“When I was in the military they gave me a medal for killing two men and a discharge for loving one.”
—Epitaph of Leonard P. Matlovich, the first gay service member to fight the ban on lesbian, gay, and bisexual people in the military
I have never been to war and will never know just how horrific and traumatizing it can be. I have friends and family who went to war, and what I do know is that they were never the same. Even when you can’t see the scars, they are clearly visible.
The loss of life of our service members, coupled with the staggering civilian deaths in Iraq and Afghanistan, have anyone with an ounce of humanity wishing and working for an end to these deadly conflicts. Yet, against this backdrop, we are pushing Congress for a vote to repeal Don’t Ask, Don’t Tell (DADT)—ending the practice of discharging lesbian, gay, and bisexual service members.* If DADT is repealed, which many in our community have long been working to achieve, it will surely mean that more of our literal and figurative brothers and sisters will be in harm’s way. But despite that sobering reality, when the ban is finally lifted, one of the most damaging sources of political and economic harm to our community will be gone.
DADT stigmatizes us, traffics in the most offensive stereotypes, and perpetuates the notion that we cannot be trusted or counted upon to do the hardest, most risky, and dangerous work. And if that human toll were not bad enough, the ban has a devastating economic impact on those who can least afford it—because they already face discrimination based on their gender and race, as well as their sexual orientation.
Many people do not know that the U.S. military is one of the largest employers in the country, and may well employ more lesbian, gay, bisexual, and transgender individuals than any other single employer. According to a study released last week by The Williams Institute, nearly 71,000 lesbians, gay men, and bisexuals are currently serving in the US military.
Many people also do not know that the impact of DADT falls most heavily on women and people of color. Even though women make up a much smaller percentage of soldiers in every branch of service, women are discharged under DADT at much higher rates than men.
In 2008, the Service Women’s Action Network (SWAN) reported that while women comprised only 15% of the armed forces, women made up 34% of the service members discharged under DADT. Some branches of service are worse for women than others. In the Air Force, women made up only 20% of members, yet accounted for 62% of Air Force discharges under DADT. The disparity is even more pronounced for people of color. According to SWAN, non-white active duty service members represented 29.4% of the total military population, but comprised 45% of all DADT discharges in 2008.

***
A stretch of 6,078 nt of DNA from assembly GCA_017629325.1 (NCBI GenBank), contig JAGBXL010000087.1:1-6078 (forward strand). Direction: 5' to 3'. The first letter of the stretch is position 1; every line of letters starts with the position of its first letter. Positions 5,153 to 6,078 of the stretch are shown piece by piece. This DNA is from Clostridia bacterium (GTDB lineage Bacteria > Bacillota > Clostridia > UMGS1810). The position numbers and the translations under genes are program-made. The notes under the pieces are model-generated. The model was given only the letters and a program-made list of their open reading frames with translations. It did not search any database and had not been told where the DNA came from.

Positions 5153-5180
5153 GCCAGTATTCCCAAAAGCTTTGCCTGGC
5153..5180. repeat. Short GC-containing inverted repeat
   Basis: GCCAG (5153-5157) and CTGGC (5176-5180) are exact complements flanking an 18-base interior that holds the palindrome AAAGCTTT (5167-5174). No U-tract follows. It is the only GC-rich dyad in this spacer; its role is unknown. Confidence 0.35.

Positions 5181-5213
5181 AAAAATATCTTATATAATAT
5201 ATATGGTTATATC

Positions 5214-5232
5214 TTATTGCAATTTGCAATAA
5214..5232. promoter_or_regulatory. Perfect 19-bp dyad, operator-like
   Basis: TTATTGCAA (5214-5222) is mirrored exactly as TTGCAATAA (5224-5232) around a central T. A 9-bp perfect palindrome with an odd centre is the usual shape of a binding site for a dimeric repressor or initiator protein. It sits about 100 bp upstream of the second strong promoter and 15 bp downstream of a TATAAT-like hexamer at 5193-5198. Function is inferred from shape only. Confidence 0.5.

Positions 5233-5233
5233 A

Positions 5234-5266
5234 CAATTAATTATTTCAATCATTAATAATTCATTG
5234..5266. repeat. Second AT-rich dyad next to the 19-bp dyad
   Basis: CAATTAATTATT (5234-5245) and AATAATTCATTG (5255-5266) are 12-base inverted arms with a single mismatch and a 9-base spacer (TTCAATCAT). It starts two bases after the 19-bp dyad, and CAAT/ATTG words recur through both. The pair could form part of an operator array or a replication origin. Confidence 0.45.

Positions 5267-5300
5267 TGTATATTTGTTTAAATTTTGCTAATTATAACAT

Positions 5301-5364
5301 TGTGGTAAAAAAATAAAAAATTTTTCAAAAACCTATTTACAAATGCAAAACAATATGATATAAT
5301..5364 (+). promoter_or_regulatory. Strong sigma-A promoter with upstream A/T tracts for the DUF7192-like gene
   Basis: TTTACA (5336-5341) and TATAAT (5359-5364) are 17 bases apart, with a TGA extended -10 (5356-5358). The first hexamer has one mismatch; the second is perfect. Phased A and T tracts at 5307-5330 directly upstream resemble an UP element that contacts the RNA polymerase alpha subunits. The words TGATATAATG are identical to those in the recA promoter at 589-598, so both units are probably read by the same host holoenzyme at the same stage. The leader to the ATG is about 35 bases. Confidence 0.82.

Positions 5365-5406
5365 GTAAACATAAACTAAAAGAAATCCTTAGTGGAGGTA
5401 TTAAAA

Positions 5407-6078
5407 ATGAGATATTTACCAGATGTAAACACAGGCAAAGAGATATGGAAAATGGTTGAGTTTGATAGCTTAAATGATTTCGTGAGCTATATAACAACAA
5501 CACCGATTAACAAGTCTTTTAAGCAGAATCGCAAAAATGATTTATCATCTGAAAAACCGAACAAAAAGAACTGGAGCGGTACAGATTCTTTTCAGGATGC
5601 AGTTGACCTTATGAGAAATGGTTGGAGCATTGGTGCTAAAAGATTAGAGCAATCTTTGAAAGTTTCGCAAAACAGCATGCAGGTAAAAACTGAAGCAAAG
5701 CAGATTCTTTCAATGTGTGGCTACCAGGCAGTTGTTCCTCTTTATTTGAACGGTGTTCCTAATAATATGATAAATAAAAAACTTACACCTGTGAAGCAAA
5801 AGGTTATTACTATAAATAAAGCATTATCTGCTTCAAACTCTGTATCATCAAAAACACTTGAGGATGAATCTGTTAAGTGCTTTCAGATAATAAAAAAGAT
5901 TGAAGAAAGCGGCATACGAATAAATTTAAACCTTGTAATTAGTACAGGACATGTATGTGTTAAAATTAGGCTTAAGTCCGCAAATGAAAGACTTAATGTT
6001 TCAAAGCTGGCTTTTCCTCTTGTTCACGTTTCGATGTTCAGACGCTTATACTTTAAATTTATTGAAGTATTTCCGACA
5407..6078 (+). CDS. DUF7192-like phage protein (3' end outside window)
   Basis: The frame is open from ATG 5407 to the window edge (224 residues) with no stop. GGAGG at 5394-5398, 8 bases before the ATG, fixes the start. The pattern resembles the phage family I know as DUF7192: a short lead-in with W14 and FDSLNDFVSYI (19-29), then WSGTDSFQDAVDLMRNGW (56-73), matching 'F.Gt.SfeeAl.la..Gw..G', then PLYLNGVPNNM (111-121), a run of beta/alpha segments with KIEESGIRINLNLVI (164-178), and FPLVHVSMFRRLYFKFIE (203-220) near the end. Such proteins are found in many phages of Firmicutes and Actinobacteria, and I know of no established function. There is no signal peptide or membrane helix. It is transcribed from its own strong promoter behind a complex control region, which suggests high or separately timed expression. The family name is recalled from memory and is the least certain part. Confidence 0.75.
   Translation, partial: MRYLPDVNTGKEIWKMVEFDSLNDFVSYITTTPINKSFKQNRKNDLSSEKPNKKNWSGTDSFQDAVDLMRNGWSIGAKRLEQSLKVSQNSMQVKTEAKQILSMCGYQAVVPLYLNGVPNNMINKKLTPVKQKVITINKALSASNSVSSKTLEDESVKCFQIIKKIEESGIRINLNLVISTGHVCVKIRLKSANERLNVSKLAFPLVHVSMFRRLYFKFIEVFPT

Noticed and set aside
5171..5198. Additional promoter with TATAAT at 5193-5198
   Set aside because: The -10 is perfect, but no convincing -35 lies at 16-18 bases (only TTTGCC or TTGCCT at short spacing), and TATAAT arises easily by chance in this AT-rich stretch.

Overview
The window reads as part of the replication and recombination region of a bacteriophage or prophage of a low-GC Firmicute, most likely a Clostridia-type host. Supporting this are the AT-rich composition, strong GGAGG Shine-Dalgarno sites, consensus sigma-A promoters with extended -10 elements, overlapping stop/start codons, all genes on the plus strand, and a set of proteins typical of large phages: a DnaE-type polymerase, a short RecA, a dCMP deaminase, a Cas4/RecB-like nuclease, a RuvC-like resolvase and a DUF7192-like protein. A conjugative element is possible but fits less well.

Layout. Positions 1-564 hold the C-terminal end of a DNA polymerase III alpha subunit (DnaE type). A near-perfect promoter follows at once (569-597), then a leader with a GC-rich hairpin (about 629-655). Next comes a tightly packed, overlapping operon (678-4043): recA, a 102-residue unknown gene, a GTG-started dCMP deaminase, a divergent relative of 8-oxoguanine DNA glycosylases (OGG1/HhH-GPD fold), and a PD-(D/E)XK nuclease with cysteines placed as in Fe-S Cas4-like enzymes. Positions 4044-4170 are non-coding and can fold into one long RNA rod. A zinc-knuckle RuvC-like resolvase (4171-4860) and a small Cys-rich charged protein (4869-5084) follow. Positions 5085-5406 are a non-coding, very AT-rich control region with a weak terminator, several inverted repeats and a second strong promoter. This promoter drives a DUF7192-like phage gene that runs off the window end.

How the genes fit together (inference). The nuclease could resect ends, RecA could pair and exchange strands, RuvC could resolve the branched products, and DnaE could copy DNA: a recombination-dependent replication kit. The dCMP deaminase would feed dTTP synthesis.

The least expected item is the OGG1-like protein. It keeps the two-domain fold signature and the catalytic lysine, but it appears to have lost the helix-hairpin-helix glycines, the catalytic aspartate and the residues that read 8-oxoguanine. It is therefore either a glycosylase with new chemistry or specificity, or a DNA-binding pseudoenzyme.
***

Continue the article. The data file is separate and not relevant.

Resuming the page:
According to the new Williams Institute study, the disparate impact of DADT on women and minorities has only gotten worse: “It is clear that women and racial/ethnic minorities now bear a larger portion of the burden imposed by the policy than they did when the policy was first implemented in 1993.”
In my perfect world, war would never be the answer, and the military would be a fraction of its current, bloated size. But my vision is not our present reality. Excluding lesbian, gay, and bisexual citizens from the opportunity we give to any other willing individual to serve in the military serves no interest. So long as the ban continues, it will transmit the powerful message that our very existence is shameful and that we are unfit to participate as full citizens. And it will inflict the most economic harm on those who can least afford it.
Ending Don’t Ask, Don’t Tell will not lessen the ravages of war or end the gross economic disparities faced by many Americans. But it will end the cruel and counterproductive discharges of fine soldiers, and put a stop to one of the most blatant and stigmatizing forms of workplace discrimination against our community. That is a result worth fighting for.
*Appallingly, even if DADT is repealed, transgender people would continue to be barred from military service. Clearly, there is much work yet to be done.